Community

Louisville Mayor Greg Fischer has hired the city’s chief resilience officer. Eric Friedlander, formerly the director of community services, will fill the newly-created role.

The position is funded for the next two years by the group 100 Resilient Cities, which is a project of the Rockefeller Foundation. Louisville was chosen for the last cohort of the initiative; as part of that, the city will get the funding for the CRO position, as well as help crafting a resilience strategy.

The term “resilience” is defined broadly. It’s the amorphous quality that helps a city prepare for and bounce back after a sudden or protracted disaster, and can be applied to everything from preparing for climate change-related flooding to working to minimize economic inequality.

Before working for Metro Government, Friedlander was the deputy secretary for the Kentucky Cabinet of Health and Family Services. He said though he doesn’t have much experience on the environmental side, his background in health and human services will bring a different perspective to the city’s resilience preparation.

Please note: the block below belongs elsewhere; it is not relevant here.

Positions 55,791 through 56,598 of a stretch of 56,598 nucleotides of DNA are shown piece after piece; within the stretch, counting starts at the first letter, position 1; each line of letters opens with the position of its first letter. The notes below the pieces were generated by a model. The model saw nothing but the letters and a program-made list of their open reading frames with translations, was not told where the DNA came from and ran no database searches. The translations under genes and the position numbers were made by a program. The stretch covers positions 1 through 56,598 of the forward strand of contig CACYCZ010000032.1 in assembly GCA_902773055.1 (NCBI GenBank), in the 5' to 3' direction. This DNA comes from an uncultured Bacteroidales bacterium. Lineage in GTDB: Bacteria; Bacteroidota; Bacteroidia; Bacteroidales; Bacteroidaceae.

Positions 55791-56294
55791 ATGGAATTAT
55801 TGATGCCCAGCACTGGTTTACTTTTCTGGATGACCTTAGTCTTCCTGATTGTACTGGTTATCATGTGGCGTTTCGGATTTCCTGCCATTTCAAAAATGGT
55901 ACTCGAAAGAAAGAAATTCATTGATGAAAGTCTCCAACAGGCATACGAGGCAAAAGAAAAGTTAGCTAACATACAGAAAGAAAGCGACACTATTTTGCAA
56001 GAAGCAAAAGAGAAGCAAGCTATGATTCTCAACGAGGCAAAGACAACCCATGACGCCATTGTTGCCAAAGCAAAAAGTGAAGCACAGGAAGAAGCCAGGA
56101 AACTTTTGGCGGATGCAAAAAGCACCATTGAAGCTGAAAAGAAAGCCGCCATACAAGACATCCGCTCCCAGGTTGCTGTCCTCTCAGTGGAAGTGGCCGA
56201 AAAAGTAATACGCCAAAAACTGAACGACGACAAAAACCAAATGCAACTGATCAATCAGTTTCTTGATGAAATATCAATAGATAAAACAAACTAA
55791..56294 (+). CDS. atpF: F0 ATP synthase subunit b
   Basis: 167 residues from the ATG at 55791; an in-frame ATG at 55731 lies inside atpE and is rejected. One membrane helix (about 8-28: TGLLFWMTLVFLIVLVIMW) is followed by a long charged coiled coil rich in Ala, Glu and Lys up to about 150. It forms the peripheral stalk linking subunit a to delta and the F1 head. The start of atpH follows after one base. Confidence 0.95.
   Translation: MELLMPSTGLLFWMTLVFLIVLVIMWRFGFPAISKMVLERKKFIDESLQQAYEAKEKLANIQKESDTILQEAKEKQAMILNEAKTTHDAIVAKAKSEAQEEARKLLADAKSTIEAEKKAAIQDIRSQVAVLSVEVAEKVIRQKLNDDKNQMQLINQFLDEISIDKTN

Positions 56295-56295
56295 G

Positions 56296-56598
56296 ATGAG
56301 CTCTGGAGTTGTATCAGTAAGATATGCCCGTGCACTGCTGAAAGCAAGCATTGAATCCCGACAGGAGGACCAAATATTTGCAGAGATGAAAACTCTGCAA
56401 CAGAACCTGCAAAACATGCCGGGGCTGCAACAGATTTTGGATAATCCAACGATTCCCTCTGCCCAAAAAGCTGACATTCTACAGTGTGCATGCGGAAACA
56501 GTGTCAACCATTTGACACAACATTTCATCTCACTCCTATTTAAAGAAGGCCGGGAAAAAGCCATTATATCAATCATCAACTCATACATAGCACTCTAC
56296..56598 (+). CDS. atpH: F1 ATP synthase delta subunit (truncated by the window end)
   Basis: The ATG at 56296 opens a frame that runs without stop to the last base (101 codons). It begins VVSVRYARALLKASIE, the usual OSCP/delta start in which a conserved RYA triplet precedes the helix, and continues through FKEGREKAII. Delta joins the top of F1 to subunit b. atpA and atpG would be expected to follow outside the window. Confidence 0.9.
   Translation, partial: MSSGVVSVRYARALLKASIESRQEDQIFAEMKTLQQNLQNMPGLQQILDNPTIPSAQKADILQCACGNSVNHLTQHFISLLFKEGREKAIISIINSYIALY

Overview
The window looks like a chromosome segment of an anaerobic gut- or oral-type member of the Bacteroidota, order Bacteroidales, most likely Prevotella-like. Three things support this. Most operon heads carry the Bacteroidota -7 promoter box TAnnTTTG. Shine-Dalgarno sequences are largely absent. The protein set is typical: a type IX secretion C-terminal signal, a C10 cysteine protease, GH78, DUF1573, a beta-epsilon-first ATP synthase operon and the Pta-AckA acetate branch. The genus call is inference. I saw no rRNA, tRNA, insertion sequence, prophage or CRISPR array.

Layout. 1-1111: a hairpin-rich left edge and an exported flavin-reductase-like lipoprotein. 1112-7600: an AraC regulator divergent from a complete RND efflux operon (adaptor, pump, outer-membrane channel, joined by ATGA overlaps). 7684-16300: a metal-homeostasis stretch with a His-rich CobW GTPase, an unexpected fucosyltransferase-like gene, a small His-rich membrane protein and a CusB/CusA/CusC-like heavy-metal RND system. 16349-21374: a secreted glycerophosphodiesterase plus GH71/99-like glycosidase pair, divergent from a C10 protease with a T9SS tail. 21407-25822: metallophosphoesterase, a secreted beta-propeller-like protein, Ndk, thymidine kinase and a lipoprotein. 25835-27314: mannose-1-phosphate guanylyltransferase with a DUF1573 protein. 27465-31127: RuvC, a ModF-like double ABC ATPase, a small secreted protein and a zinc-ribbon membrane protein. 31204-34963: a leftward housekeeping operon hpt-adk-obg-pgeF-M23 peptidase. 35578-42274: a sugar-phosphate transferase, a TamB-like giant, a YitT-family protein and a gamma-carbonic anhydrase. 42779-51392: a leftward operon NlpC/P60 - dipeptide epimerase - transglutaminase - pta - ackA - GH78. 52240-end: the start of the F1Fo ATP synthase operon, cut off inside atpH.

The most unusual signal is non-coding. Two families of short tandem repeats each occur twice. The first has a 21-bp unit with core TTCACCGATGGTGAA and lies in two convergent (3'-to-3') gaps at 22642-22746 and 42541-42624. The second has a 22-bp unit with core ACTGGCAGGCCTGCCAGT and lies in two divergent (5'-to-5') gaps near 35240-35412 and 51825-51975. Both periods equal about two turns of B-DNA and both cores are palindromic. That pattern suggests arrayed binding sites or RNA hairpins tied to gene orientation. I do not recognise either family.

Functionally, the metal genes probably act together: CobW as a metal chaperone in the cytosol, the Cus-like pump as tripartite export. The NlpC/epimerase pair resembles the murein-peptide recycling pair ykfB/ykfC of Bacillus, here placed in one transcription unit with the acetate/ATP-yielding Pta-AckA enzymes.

“Over time, I think the realization has been we need to address what is that chronic stress within a city around inequality and racial inequality, and I hope that my background will be able to bring some expertise and knowledge in that area,” he said.

One of the things Friedlander was struck by at the 100 Resilient Cities workshop in January was the diversity of the participants. There were people from Louisville’s environmental groups, people from the school system, people from community organizations. He said he was impressed by everyone coming together to discuss resilience, and wants to bring the same attitude toward his new job.

“I think the more we’re able to cross those communities, the more we’re able to cross the communities that we have in Louisville, east and west and south, the more resilient, the more compassionate we’ll be and I think that will make us a better city,” he said. “Because the whole point is, shocks and stresses come, that’s going to happen. Tornado, whatever. But how a city bounces back, and that is bounces back stronger. That’s what resilience is supposed to be about.”

100 Resilient Cities is currently working to finish Louisville’s Resilience Strategy, which will provide a blueprint for Friedlander as he begins his new job. That report is expected to be finished later this year.

Friedlander will also work closely with the city’s chief equity officer — another brand new position. Mayor Fischer announced Friday that Kelly Watson, who’s currently his general counsel, will fill that position.

Erica Peterson is WFPL's Assignment Editor.